In two interviews Friday, President Lenin Moreno said that Wikileaks founder Julian Assange would eventually have to leave Ecuador’s London embassy. ”We have said before that he cannot stay there forever and we are in talks with his supporters and the British government about how to end the situation,” he said.
Moreno said, however, that there would be conditions to Assange’s release, including one that he not face the death penalty if he is indicted for the publication of hacked government documents. Such a condition could preclude his extradition to the U.S.
Assange has been holed-up in the embassy since 2012 when he was granted asylum by former president Rafael Correa. At the time, Assange was wanted by Swedish and British authorities for an alleged rape that occurred in Sweden. Since then, Sweden has dropped its case but the British government says its warrant is still in force.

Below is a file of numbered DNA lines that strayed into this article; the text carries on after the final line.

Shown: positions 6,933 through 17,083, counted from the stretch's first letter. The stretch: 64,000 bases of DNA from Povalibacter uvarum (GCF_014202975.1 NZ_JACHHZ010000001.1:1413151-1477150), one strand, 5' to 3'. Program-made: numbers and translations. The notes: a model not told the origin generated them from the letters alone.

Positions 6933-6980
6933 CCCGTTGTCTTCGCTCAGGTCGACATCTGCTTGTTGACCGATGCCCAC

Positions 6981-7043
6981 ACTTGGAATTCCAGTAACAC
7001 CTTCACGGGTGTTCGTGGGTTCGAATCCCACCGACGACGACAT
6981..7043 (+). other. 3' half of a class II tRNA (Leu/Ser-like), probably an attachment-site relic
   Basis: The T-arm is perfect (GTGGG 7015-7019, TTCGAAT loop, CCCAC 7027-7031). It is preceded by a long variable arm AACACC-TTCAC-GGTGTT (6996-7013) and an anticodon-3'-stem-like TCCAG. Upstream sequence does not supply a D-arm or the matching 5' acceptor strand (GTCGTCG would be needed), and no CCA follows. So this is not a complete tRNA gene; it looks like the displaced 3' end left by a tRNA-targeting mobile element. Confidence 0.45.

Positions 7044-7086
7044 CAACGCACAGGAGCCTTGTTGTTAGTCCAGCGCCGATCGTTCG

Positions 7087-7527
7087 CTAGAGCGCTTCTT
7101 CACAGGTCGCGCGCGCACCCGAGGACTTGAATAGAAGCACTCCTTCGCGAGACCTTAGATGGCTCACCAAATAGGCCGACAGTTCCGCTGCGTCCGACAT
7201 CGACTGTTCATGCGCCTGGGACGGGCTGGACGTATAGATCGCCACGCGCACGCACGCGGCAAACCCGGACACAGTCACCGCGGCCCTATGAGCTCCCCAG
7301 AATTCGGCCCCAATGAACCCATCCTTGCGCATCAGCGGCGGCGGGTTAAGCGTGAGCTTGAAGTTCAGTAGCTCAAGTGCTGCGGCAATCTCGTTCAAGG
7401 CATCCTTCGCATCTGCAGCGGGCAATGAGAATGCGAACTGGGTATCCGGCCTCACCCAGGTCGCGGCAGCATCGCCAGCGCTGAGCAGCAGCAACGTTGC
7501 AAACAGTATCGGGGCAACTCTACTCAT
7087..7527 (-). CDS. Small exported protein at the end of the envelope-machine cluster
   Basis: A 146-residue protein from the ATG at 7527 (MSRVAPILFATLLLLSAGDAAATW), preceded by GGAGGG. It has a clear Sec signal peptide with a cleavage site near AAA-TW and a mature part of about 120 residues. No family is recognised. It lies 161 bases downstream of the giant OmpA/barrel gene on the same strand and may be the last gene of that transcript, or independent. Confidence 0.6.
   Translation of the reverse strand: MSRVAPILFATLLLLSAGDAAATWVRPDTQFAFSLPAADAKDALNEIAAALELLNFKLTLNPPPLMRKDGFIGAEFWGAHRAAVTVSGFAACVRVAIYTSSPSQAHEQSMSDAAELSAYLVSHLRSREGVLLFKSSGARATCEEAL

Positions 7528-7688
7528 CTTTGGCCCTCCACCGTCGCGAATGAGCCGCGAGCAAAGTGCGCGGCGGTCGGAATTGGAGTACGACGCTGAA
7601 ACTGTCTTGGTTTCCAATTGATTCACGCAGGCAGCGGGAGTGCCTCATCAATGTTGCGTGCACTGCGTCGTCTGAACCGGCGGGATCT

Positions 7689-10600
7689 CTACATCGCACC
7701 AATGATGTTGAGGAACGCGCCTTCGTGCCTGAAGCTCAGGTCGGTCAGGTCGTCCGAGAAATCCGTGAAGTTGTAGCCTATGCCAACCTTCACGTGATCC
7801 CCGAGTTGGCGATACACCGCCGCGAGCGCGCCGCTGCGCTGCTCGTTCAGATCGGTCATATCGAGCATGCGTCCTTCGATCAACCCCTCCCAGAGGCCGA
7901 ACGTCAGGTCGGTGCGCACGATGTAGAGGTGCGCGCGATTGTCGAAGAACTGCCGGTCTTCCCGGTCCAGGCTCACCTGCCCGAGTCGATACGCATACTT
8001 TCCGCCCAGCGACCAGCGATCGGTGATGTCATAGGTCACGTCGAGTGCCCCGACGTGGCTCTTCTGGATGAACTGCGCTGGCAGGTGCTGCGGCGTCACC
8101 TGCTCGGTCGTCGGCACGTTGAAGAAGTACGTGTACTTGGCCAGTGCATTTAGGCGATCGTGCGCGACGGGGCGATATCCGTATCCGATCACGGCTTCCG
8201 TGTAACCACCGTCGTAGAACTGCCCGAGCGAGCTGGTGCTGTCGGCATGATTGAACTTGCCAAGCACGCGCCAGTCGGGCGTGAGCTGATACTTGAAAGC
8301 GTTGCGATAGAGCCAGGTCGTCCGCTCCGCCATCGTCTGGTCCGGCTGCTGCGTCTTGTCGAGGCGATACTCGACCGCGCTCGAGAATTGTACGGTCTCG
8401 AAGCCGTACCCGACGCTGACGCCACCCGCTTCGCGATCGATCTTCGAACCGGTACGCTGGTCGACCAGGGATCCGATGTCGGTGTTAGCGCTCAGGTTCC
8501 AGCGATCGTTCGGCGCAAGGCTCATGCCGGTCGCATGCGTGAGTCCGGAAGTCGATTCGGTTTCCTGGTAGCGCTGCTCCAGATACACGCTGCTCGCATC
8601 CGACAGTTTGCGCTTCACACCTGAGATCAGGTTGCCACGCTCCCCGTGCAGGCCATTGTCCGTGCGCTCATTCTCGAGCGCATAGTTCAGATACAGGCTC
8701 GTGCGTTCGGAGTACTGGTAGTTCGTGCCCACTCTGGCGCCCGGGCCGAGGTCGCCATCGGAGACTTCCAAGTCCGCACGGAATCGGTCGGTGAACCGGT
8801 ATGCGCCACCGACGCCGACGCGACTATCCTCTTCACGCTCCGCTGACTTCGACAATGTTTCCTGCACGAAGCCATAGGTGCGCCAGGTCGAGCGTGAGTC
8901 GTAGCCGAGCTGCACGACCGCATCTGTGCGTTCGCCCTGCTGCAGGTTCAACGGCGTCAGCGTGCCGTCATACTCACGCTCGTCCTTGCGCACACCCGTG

“In Ecuador there is no death penalty but we understand that if he is arrested on new charges he could face the death sentence in other countries,” Moreno said. “We will demand a guarantee that his life will not be in danger.”
In his interviews, Moreno repeated that the Assange’s asylum was “inherited” from the Correa government and that he would not have granted it. “I don’t believe in stealing confidential government or personal documents and publicizing them to the world no matter what they say. I don’t support the work of hackers since there is no limit to the kind of information they might expose,” the president said.
Moreno again denied that the purpose of his recent trip to the UK and Spain was to make arrangements for the hand-over of Assange to British authorities. Several journalists had made that claim. “There were no discussions of the asylum case while I was in London,” he said. “The rumors were malicious and false.”
The office of British Prime Minister Theresa May’s backed Moreno’s claim, saying the Assange subject did not come up during his visit.